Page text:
JW: It’s great to use different techniques to engage people in different ways, and it’s all part of making people comfortable with the idea of long-term savings and their future.

JC: Tools like calculators can be incredibly helpful in terms of starting the conversation and showing employees their expectations of their income. It’s about having that range of communications that fit the needs of the different segments of your organisation.

Is financial education about more than pensions?

NF: We have a programme that focuses on all stages of your career. We run sessions, for example, for graduates on their student loans, and we look at early, mid and late career, with different focuses on different life stages in that.

DC: As part of our Save for the Future campaign, we did a video linking it to our share plans, Save As You Earn, and SIPP scheme.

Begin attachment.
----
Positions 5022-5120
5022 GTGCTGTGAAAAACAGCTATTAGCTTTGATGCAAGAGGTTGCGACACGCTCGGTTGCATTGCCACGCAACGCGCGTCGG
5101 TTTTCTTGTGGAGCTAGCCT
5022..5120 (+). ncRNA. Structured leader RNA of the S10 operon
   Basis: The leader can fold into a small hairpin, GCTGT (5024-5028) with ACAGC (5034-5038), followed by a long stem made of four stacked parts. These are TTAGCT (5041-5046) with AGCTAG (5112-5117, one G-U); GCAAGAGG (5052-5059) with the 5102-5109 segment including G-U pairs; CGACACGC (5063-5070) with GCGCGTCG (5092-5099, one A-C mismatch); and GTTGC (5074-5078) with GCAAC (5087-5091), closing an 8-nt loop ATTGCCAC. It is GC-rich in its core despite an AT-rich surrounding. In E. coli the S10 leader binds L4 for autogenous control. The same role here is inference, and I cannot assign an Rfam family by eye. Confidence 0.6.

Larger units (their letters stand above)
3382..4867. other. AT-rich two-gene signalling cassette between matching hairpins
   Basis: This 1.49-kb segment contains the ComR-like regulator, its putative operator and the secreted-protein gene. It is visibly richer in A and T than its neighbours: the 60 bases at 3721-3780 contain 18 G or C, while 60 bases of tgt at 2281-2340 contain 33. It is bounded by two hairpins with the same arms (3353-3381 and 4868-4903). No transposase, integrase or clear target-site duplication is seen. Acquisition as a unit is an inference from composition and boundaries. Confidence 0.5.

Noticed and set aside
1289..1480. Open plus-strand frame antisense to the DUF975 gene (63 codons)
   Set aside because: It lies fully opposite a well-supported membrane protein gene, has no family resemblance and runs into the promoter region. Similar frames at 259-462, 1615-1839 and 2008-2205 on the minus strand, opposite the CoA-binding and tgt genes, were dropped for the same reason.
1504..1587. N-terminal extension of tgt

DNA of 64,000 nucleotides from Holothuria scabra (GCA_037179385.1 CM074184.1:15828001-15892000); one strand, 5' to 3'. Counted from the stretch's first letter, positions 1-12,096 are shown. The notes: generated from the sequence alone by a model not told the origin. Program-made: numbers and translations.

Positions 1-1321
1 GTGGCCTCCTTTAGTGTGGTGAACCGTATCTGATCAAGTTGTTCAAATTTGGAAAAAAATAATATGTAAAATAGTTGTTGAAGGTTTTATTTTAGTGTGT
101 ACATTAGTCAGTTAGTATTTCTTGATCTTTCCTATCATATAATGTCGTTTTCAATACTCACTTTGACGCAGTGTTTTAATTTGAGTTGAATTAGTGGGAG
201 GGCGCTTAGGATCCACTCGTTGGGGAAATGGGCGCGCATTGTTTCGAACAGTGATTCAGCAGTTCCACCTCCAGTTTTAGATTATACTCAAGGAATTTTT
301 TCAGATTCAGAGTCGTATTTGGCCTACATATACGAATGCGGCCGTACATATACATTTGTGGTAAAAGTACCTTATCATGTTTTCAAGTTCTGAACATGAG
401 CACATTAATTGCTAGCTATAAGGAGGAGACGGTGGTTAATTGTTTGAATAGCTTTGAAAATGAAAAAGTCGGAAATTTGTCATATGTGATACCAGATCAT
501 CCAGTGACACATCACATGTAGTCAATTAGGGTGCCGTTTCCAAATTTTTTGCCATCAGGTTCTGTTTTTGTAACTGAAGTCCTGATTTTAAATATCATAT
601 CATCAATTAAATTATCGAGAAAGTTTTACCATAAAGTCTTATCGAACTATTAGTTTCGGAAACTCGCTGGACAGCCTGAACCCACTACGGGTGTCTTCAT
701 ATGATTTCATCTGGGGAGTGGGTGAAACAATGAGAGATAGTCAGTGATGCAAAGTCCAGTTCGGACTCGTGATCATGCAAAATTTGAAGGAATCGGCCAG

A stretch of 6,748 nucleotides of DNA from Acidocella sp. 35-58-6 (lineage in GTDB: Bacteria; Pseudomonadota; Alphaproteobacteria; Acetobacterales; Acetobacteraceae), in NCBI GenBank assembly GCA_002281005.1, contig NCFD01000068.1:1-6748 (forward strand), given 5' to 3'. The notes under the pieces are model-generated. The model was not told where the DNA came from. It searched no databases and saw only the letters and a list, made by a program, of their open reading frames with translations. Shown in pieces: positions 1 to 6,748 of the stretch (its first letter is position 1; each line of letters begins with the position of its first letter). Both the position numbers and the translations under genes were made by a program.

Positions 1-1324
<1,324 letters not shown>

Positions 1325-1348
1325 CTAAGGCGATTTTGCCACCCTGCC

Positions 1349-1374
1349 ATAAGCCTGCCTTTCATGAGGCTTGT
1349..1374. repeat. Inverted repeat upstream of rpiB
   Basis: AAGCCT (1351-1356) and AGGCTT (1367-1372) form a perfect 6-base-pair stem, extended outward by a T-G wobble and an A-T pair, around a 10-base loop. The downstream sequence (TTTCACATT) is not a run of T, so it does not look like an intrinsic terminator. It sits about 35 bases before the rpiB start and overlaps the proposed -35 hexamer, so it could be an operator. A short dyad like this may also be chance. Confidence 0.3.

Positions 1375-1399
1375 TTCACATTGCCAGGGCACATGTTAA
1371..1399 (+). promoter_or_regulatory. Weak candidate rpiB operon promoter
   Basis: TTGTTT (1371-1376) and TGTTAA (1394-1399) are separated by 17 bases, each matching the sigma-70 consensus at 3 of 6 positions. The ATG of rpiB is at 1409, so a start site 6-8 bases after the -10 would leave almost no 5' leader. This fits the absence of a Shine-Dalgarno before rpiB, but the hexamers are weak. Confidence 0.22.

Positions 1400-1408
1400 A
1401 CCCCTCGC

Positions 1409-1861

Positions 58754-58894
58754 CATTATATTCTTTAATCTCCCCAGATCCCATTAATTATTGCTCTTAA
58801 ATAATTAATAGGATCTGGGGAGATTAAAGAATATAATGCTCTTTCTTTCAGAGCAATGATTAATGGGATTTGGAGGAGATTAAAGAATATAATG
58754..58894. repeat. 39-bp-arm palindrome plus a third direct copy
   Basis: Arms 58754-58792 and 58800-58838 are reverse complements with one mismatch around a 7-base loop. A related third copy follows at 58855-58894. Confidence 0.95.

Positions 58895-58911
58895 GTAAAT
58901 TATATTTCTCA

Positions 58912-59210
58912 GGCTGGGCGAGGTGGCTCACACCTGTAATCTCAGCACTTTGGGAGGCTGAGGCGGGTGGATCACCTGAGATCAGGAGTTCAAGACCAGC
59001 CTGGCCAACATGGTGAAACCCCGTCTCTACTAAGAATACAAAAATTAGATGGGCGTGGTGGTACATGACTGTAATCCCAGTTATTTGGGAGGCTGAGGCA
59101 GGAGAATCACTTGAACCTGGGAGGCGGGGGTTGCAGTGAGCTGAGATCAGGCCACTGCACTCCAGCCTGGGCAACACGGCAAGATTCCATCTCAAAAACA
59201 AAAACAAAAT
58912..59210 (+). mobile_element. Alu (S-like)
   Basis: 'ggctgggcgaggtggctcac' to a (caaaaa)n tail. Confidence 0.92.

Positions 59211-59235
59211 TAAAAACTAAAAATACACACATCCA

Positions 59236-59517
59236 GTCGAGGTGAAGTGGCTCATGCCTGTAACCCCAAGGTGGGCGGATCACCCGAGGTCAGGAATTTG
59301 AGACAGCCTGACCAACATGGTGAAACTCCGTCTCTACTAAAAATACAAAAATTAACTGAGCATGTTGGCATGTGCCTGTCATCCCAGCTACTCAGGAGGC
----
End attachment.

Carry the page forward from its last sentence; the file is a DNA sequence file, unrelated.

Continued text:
JWL: In the long term it’s about understanding what the company will give you, what the taxman will give you, and how you can free up some money to make those contributions in the first place. In terms of the short or medium term, it’s about looking at what else is available in the workplace – share schemes, Save As You Earn schemes – and with these you can also transfer them into other vehicles such as ISAs or pension schemes. At the point of retirement there are a lot of people out there with assets all over the place, and it’s really important that they know how to draw all of those assets down. We give people examples of what retirement income they want, and then look at their assets, which bits are taxable and their personal threshold – and then we demonstrate to them how, depending on how they spend their money, they can spend less on tax and increase their personal allowance.